The natural disaster has been a trope in fiction (and movies) for decades. Usually what happens is that a group of strangers becomes isolated by an unexpected and massively destructive event. The ensuing drama chronicles the efforts of the unlucky individuals to cope with the challenges, dangers and deprivations they suddenly find themselves facing. The core of the story is built around the group’s attempts to cohere into a functioning unit and thereby increase the odds of survival as tensions arise and circumstances evolve — all while taking into account individual perspectives and whatever personal baggage each brings to the calamity.
The Broken Places, Frances Peck’s debut novel, offers a distinctively Canadian variation on the disaster narrative. The place is Vancouver, the time contemporary. On a typically beautiful morning in May, an earthquake shatters the city. It’s not quite “The Big One,” but big enough to cause widespread devastation and countless fatalities, and make headlines around the world.
The story the earthquake unleashes brings us into intimate contact with seven people, three men and four women — a motley crew in some respects, homogenous in others.
Peck’s characters — only some of whom are likable but all of whom are fascinating — begin the day in their separate spheres. Tensions are high all around, a situation brought about by secrets people have been harbouring, unspoken desires, mistrust, or frustration that has long simmered and which is now approaching a boiling point.
The Stedmans are a family of three: Tayne, Charlotte and 17-year-old daughter Sidney. Tayne is the CEO of a successful tech firm, a narcissist with huge expectations for himself and those around him who doesn’t accept failure or put up with weakness. Charlotte is the unaffectionate mother and put-upon wife who has over the years catered to her husband’s every whim but who is reaching the end of her endurance. Sidney, the troubled teen, fresh from rehab, recuperating from a drug addiction, is convinced her mother hates her and is constantly seeking her father’s affection. As the story begins, Charlotte is on her way, reluctantly, to the Fraser Valley in search of a particular brand of goat cheese that Tayne is insisting they serve at the dinner party planned for that evening. That morning, the air in the Stedman kitchen crackles with acrimony.
Gay partners Joe and Kyle are an unlikely pair. Kyle, a cosmetic surgeon, has a thriving medical practice. Joe works as a landscaper. They love each other but their relationship has recently become strained. Joe senses this, but has not been able to bring it up for fear Kyle will tell him the relationship is over. The morning of the earthquake, Joe is heading to the Stedman property where he has arranged to work for the day. Kyle tells Joe that he’s going in to his practice, but in fact he cancels his appointments and goes for a run in a mountainous park outside the city. Kyle spends this time alone agonizing over his recent infidelities and his betrayal of Joe.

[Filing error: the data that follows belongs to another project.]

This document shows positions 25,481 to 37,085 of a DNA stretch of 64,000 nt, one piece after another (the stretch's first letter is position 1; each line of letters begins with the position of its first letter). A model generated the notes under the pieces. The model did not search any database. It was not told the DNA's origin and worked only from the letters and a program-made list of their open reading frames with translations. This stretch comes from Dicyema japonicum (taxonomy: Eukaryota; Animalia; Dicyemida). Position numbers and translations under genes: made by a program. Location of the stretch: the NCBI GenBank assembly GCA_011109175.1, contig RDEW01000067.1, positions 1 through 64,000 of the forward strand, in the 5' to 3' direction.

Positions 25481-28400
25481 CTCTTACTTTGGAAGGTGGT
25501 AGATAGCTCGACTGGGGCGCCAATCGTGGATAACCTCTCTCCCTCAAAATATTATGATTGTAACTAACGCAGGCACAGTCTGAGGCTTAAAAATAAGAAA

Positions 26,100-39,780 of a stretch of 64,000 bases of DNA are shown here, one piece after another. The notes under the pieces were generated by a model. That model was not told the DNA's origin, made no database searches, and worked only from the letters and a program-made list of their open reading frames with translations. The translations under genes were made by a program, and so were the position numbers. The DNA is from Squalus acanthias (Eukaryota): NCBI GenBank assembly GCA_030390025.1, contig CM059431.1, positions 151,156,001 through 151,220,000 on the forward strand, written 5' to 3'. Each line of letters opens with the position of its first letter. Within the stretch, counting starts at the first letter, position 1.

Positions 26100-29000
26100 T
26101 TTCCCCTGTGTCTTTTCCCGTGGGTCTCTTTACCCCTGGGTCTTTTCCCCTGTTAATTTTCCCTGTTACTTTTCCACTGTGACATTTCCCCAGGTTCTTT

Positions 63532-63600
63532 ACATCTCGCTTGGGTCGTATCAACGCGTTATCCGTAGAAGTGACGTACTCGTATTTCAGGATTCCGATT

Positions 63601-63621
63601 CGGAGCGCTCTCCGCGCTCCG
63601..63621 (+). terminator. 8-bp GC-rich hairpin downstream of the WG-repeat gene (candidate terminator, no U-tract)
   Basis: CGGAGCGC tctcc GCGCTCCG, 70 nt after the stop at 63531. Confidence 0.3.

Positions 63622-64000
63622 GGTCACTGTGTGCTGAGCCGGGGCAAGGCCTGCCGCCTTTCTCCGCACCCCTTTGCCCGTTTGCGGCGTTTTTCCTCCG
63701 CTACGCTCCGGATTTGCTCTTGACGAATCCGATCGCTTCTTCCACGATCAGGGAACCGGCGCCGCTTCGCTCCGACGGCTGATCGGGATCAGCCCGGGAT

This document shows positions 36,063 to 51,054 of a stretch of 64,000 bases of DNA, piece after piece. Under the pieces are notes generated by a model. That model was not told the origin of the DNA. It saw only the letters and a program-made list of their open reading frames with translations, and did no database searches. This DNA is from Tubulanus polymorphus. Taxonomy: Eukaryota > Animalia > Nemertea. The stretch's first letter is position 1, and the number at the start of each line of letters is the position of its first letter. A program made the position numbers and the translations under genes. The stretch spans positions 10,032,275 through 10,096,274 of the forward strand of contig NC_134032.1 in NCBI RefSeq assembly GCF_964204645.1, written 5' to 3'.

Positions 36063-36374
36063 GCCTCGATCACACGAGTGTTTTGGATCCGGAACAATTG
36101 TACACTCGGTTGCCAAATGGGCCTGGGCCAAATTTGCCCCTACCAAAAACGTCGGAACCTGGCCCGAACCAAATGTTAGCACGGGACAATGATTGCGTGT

Anna is a Ukrainian refugee, recently arrived in Canada, a closet alcoholic and illegal immigrant who, using forged credentials, has obtained a position as live-in nurse to 86-year-old Dorothy Lydell — “Miss Dodie” — a dementia sufferer. Anna fled her home in Ukraine’s Donetsk region when the Russians overran the town but not before suffering unspeakably at the hands of the invaders. On the fateful morning, Anna and Dodie have gone for a walk together and are outside the Stedman property when the earthquake hits. Joe rescues them from the street and brings them into the house.
From these emotionally charged components, Peck constructs an urgent, briskly paced narrative that, as catastrophe ravages the city, moves seamlessly among these individual perspectives. The Stedman home becomes the focal point of the action. After the quake, this is where Joe proves himself a rocksolid shield against further harm, a reliable source of practical knowledge that saves lives in a crisis. But he’s up against Tayne Stedman, who, since it’s his property, feels that he should be in charge, but whose behaviour is ruled by suspicion and pigheadedness, and who has not the slightest clue what the situation really demands. Meanwhile, Peck takes advantage of the external perspectives provided by Charlotte and Kyle to provide the reader with a broader picture of the prevailing chaos and how emergency crews are grappling with a tragedy of colossal proportions.
Throughout, Peck’s writing has a cinematic immediacy that, as the scene shifts, quickly immerses the reader in each character’s troubled psyche, revealing secrets, passions and deepest fears. Here is Anna, sneaking a drink and in an instant undergoing a familiar transformation:
No questions or nightmares. Nothing to hide. Easy times.
In addition to its page-turning qualities, The Broken Places is a thoughtful, intelligent novel. By exposing her characters to extremes of danger and stress, Peck demonstrates the human capacity for kindness and mindless self-regard, for resilience and weakness, in equal measure. Everyone here is shattered by loss, damaged, wounded. The quake levels the field, rendering everyone vulnerable, regardless of immigration or social status. In lesser hands such a story could tug at heartstrings. But Frances Peck avoids even the faintest whiff of sentimentality. The novel’s final chapter takes place ten years after the quake and reveals which of the characters has been broken by their experience, and not just survived but triumphed. It is not a pretty sight. But it is a profoundly moving one.
— Ian Colford’s novel, The Confessions of Joseph Blanchard, will be published by Guernica Editions in fall 2023.